David D. Cuttino

David D. Cuttino, far right, dean of undergraduate admissions, chats with parents of incoming freshmen during last spring's April Open House.
© J.D. Sloan

Dean of undergraduate admissions to retire

David D. Cuttino, dean of undergraduate admissions for the past 16 years, will retire at the end of the current academic year or when a new dean is appointed.

Cuttino "has played a major role in establishing Tufts as one of this country's most selective universities," Susan Ernst, dean of Arts & Sciences, and Ioannis Miaoulis, dean of engineering, wrote in a letter to the Tufts community. "As dean of undergraduate admissions, enrollment and external affairs, David [Cuttino] assembled one of the most innovative, committed and competitive admissions teams in higher education. Thanks to their efforts, Tufts has continued to attract extraordinarily bright and capable students who expect to be leaders in their fields of interest in the United States and around the world."

Cuttino came to Tufts in 1986 from Georgetown University. Since his arrival, "Tufts has undergone a remarkable transformation. The aggregate SAT scores of entering classes increased from 1219 to 1336," Ernst and Miaoulis wrote in their letter. "Then, 79 percent of Tufts students were in the top 20 percent of their high school class; today, 72 percent are in the top 10 percent." The letter compares enrollment statistics during Cuttino's tenure, saying they "give us a sense of the important and beneficial changes that have been a part of David's legacy at Tufts":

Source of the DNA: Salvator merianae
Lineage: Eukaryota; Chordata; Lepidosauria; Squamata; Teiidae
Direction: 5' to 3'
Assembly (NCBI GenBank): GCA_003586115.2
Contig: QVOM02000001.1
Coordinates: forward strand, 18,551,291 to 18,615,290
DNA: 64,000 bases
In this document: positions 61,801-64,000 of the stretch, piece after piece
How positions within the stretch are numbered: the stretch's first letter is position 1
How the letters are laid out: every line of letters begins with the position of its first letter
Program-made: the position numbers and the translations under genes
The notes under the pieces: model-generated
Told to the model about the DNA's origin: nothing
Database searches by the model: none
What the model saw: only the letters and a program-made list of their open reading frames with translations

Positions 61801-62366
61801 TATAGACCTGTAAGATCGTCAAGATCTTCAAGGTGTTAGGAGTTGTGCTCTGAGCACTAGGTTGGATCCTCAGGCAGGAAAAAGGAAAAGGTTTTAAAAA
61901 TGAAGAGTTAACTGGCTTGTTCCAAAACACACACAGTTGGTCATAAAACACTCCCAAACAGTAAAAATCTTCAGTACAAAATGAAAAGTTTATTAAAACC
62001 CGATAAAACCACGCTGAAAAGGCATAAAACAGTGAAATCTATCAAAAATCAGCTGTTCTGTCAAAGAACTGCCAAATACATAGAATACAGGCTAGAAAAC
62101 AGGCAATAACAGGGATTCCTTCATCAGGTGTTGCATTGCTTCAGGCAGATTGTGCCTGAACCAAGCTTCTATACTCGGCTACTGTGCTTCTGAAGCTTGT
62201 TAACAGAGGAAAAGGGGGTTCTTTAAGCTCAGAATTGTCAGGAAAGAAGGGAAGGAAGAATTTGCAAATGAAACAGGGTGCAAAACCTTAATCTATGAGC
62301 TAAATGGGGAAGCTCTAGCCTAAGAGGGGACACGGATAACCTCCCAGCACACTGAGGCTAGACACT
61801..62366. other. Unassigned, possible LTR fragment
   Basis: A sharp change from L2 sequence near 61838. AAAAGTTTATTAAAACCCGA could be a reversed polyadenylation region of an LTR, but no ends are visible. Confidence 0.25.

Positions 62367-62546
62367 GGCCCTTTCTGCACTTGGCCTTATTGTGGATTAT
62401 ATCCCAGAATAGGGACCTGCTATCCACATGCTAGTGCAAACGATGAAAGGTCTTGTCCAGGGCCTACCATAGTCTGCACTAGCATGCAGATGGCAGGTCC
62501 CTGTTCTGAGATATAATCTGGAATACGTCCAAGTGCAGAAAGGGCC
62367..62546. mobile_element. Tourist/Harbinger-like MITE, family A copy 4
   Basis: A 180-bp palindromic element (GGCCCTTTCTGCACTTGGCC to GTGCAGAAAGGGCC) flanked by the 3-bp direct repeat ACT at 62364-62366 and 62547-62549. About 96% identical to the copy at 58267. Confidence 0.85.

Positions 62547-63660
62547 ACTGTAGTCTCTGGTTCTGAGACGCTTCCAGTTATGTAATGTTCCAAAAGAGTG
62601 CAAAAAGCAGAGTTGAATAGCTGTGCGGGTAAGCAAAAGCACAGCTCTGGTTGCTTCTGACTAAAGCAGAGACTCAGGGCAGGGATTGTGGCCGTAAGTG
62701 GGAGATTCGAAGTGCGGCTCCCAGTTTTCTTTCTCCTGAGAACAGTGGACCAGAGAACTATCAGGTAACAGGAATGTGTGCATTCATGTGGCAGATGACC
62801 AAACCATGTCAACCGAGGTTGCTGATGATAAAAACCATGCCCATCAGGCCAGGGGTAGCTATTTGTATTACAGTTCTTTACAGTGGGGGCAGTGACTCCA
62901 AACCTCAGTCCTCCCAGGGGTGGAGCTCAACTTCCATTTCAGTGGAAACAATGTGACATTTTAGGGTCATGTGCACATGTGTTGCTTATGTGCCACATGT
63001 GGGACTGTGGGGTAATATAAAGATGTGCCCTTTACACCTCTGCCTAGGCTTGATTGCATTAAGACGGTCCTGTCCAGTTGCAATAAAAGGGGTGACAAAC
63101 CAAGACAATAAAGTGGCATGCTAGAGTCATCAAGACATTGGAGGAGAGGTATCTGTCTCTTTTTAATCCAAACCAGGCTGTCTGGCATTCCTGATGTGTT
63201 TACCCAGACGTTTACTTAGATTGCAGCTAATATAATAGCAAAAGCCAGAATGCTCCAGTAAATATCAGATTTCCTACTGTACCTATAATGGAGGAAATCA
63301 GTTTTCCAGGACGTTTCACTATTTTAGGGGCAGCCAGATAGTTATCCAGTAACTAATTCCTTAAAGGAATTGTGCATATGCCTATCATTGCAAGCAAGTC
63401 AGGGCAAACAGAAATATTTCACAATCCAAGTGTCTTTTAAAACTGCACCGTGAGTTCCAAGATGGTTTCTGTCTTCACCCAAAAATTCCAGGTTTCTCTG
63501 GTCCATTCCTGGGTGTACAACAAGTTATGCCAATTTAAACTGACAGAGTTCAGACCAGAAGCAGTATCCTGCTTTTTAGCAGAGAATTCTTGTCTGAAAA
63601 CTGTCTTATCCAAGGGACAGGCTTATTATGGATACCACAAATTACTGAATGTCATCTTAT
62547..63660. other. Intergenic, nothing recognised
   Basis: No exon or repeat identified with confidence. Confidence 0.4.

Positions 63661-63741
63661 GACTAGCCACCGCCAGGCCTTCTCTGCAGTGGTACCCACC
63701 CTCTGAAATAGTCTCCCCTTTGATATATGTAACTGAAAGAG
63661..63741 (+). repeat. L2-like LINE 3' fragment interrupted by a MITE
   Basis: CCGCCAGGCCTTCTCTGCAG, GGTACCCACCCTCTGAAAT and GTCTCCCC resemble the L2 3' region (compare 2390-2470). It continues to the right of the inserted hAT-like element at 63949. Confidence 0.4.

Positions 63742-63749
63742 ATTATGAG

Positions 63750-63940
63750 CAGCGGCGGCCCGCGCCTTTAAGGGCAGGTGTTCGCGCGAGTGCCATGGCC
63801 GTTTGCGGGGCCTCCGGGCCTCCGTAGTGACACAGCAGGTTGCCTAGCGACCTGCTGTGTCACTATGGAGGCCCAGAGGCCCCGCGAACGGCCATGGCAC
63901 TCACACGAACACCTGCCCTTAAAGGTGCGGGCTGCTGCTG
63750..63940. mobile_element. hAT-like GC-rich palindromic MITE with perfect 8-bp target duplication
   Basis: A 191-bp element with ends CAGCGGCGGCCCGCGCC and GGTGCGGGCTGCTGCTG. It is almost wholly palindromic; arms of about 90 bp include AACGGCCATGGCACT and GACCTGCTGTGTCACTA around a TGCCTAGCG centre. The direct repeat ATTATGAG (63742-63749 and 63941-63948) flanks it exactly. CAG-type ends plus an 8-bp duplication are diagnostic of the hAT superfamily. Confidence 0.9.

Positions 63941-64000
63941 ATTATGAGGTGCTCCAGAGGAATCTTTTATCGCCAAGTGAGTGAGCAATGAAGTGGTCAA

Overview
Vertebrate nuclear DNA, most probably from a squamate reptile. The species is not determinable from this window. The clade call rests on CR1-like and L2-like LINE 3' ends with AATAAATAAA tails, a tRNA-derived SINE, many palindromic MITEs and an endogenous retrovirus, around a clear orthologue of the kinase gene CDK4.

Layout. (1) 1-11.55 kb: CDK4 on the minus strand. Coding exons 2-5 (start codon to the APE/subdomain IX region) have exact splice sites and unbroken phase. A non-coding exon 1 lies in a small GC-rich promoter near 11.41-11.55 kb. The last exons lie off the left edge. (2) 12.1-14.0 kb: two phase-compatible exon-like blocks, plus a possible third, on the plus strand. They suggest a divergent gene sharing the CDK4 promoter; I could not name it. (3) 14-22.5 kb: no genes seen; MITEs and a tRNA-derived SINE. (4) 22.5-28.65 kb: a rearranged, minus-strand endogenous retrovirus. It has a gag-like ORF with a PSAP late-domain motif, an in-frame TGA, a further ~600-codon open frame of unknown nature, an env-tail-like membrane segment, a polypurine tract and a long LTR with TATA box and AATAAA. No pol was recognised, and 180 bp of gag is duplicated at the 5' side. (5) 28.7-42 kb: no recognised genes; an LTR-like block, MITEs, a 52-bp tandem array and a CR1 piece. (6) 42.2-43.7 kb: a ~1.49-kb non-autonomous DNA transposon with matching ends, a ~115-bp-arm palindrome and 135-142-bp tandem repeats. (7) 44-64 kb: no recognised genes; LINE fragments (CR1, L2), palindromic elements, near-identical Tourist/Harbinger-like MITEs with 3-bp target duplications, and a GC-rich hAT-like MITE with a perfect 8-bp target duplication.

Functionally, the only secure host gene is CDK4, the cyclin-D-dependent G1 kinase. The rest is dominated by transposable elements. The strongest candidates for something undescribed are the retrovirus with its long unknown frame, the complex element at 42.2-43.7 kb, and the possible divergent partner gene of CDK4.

In 1985, 4.1 percent of Tufts students were foreign citizens; this year, 7.5 percent are. Nearly 82 percent of the class holds passports, and 28 percent have lived outside the United States.

In 1985, 3.9 percent of Tufts students were African American; now 7.4 percent are.

Tufts' Asian student population has increased from 4.3 percent to 13 percent.

The undergraduate Hispanic student population increased from 1.5 percent to 8 percent over the same period.

The 1,285 students in the Class of 2006 were chosen from 14,300 applicants. This represents nearly an 84 percent increase in the number of students applying to the university since the late 1980s.

In addition, Cuttino initiated the Tufts Institute for Leadership and International Perspective based in Hong Kong, Beijing and the United States, as well as the Institute for Global Leadership, which today encompasses EPIIC (Education for Public Inquiry in International Citizenship) and the national high school Inquiry program.

"Among David's many attributes we hold in greatest esteem are his ability to create and lead networks of student and alumni volunteers to assist the university's admissions and career services efforts," Miaoulis and Ernst wrote. "Today, more than 600 students volunteer their time to do everything from leading campus tours to helping organize the annual three-day April Open House for accepted students. And a record number of alumni from around the world are participating in admissions recruiting efforts and career services initiatives, from cultivating internships to finding full-time opportunities for Tufts graduates."

A champion for raising funds for financial aid so that Tufts can compete for the best students regardless of their economic circumstances, Cuttino's leadership in this area also resulted in the creation of the Balfour Scholars, University Scholars, International Scholars and Neubauer Scholars programs.